The Hidden Content Gem Marketers Aren't Utilizing

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With the world moving at a faster and faster speed, many content-marketers are missing a golden opportunity to increase customer engagement, acquire more customers and boost reputation status as an expert in the field: long-form content, or text pieces that tends to more than 2,000 words in length. While marketers may not be paying attention to this hidden gem, Google has taken notice.

Last August, the search-engine giant rolled out a new feature designed to prioritize articles falling under this category called “In-depth articles,” stating, “Users often turn to Google to answer a quick question, but research suggests that up to 10% of users’ daily information needs involve learning about a broad topic.”

Basically, if you follow Google’s recommendations – including using schema markup, adding Google authorship and providing data on your organization, among others -- you stand a chance of having your content ranked in a special section of Google.  Getting ranked in these special search results can be a huge traffic boon for your website, as well as a boost to your business’s perceived authority within your industry.

Related: Want to Cut Through the Noise? Embrace the Idea of 'Big' Content.

That said, there are plenty of other reasons to invest in long-form content. Here are a few: 

Long-form content gets more social shares. To test whether long-form content would perform better than an ongoing series of blog posts -- even if the series contained the same number of words as the single long-form piece -- Darren Rowse, founder of Problogger, released a series of “mega posts,” ranging in length from 2,047-7,683 words. Speaking to the results of the experiment, Rowse stated:

“While I’ve had great search traffic to each of the above posts this year, they have each been shared at a higher rate than the average post on my blogs in the same timeframe.  While I do find my series of posts can get shared around too, I’ve never seen a series that I’ve written shared as much as some of the long-form content I’ve created.”

Related: The 5 Brilliant Strategies You Can Learn From Top Content Marketers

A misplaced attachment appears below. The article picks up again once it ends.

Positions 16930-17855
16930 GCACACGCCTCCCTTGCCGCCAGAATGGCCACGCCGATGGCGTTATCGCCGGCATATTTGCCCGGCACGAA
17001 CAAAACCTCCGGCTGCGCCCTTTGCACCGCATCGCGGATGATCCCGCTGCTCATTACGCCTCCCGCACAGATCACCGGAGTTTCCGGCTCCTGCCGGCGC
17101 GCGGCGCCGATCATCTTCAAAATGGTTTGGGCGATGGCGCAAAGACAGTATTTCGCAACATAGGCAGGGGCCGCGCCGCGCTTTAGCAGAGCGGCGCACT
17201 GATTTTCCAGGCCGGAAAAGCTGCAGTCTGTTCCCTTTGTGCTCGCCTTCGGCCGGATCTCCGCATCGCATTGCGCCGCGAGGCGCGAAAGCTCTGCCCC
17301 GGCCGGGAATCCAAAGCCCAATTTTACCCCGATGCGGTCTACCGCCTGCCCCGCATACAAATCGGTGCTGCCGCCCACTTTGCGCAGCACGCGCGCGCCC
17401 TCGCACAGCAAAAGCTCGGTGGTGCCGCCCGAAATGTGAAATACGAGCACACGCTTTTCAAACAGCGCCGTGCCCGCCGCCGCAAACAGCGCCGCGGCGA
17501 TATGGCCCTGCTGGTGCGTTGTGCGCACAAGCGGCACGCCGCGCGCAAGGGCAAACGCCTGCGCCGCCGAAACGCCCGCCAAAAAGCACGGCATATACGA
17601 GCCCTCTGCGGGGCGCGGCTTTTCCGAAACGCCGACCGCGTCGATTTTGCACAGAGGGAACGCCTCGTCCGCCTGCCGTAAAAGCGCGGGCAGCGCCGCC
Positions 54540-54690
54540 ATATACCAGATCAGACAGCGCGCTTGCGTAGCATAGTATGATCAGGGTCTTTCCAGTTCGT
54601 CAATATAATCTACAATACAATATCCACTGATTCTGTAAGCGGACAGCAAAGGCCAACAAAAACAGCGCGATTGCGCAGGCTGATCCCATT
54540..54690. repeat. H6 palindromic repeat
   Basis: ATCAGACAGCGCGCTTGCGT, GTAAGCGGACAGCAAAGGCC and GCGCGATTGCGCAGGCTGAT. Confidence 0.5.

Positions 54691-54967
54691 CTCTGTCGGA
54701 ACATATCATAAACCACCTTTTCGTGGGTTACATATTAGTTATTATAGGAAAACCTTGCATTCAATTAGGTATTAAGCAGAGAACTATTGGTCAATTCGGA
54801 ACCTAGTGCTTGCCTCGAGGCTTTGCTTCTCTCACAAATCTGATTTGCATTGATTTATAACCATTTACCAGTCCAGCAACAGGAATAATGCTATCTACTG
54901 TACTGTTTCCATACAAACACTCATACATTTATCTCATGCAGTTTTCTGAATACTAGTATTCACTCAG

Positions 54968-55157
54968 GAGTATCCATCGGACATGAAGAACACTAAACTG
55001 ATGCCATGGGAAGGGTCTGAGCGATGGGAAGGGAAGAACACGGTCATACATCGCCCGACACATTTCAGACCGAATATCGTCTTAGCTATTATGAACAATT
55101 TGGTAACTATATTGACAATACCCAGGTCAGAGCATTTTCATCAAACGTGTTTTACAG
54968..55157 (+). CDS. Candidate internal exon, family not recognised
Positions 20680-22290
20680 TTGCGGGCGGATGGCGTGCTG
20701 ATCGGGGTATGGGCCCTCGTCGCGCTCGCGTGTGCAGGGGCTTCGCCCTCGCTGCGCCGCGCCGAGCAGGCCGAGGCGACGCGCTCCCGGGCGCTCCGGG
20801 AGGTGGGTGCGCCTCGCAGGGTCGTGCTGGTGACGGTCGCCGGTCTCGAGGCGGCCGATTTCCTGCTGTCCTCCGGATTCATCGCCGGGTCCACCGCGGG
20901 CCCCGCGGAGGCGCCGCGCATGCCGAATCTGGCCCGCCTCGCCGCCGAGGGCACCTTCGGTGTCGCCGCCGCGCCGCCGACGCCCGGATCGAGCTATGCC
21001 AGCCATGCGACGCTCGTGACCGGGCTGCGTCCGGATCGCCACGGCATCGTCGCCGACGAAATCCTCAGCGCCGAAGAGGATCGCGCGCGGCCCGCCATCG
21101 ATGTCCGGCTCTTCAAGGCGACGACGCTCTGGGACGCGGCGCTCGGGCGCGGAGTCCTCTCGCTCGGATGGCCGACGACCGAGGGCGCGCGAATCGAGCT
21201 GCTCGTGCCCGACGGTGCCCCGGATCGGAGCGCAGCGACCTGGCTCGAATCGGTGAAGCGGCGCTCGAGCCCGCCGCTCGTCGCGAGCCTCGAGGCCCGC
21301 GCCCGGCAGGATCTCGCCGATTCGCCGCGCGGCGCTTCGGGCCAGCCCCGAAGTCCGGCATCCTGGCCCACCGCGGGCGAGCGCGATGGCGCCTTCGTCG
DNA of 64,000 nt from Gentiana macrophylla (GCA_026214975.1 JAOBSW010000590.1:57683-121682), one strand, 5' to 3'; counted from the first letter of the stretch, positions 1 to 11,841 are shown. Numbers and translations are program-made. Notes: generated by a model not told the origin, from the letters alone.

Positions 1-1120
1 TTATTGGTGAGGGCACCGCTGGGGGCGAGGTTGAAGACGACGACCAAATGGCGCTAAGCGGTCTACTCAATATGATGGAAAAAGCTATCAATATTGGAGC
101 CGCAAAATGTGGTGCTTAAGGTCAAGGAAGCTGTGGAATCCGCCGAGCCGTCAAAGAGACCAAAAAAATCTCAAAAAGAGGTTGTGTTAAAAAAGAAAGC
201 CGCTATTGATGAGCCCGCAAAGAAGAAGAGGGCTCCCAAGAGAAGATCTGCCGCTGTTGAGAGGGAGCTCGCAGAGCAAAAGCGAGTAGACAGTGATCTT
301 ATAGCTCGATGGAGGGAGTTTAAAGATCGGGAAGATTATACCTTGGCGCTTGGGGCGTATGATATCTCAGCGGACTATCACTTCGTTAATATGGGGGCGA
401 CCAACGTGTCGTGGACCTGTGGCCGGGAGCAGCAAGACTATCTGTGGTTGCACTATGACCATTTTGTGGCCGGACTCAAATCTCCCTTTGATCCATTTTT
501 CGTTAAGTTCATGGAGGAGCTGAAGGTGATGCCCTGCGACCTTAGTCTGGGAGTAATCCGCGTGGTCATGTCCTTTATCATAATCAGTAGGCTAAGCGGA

Long-form content gets more backlinks. Back in 2011, Dr. Pete of inbound-marketing and SEO company Moz took a look at 500 past posts on the company’s blog to understand the relative popularity of each article.  First, the posts were stacked in order of total word count. Then -- without changing the order of the list -- the number of inbound links pointing to each post was mapped out, leading to the observation that the blog’s longer posts had historically attracted more backlinks than their shorter counterparts:

Related: Headline, Meet Cover Photo: The True Secret to Creating Viral Content

Long-form content earns higher natural search rankings. One final compelling argument in favor of long-form content comes from SEO keyword research firm serpIQ, which measured the average content length of the top 10 natural search results for more than 20,000 keywords. Their research turned up an interesting trend -- an average of 400 fewer words per page on the lowest listings compared to the highest:

It’s important to keep in mind these different data sets demonstrate correlations -- not causation.  It’s impossible to say, for example, that it was the length of the content that definitely lead to higher numbers of social shares, backlinks or search rankings as oppposed to the relative authority of the publishing author or the website hosting the content.

But at the very least, we can say that the number of established and potential benefits of long-form content more than justify its inclusion in your company’s content marketing plan.  Even if your long-form pieces fail to achieve the social or search success described above, the value your brand gains by being seen as an industry thought leader can’t be overstated.

Fortunately, getting started with long-form content is easier than other types of “big” content.  Unlike video production, you don’t need expensive equipment and unlike interactive infographics, you don’t need designers or developers to execute your vision.  All you need is a good topic that will interest your audience and a capable writer who’s willing to dig a bit deeper than normal for you.

So give it a try, track your results and iterate in the future if your initial results don’t quite live up to expectations.  With time, building a stable of high quality long-form content pieces will pay off in terms of perceived authority and digital-marketing success.

Related: You've Got a Blog. Now, Get Readers.


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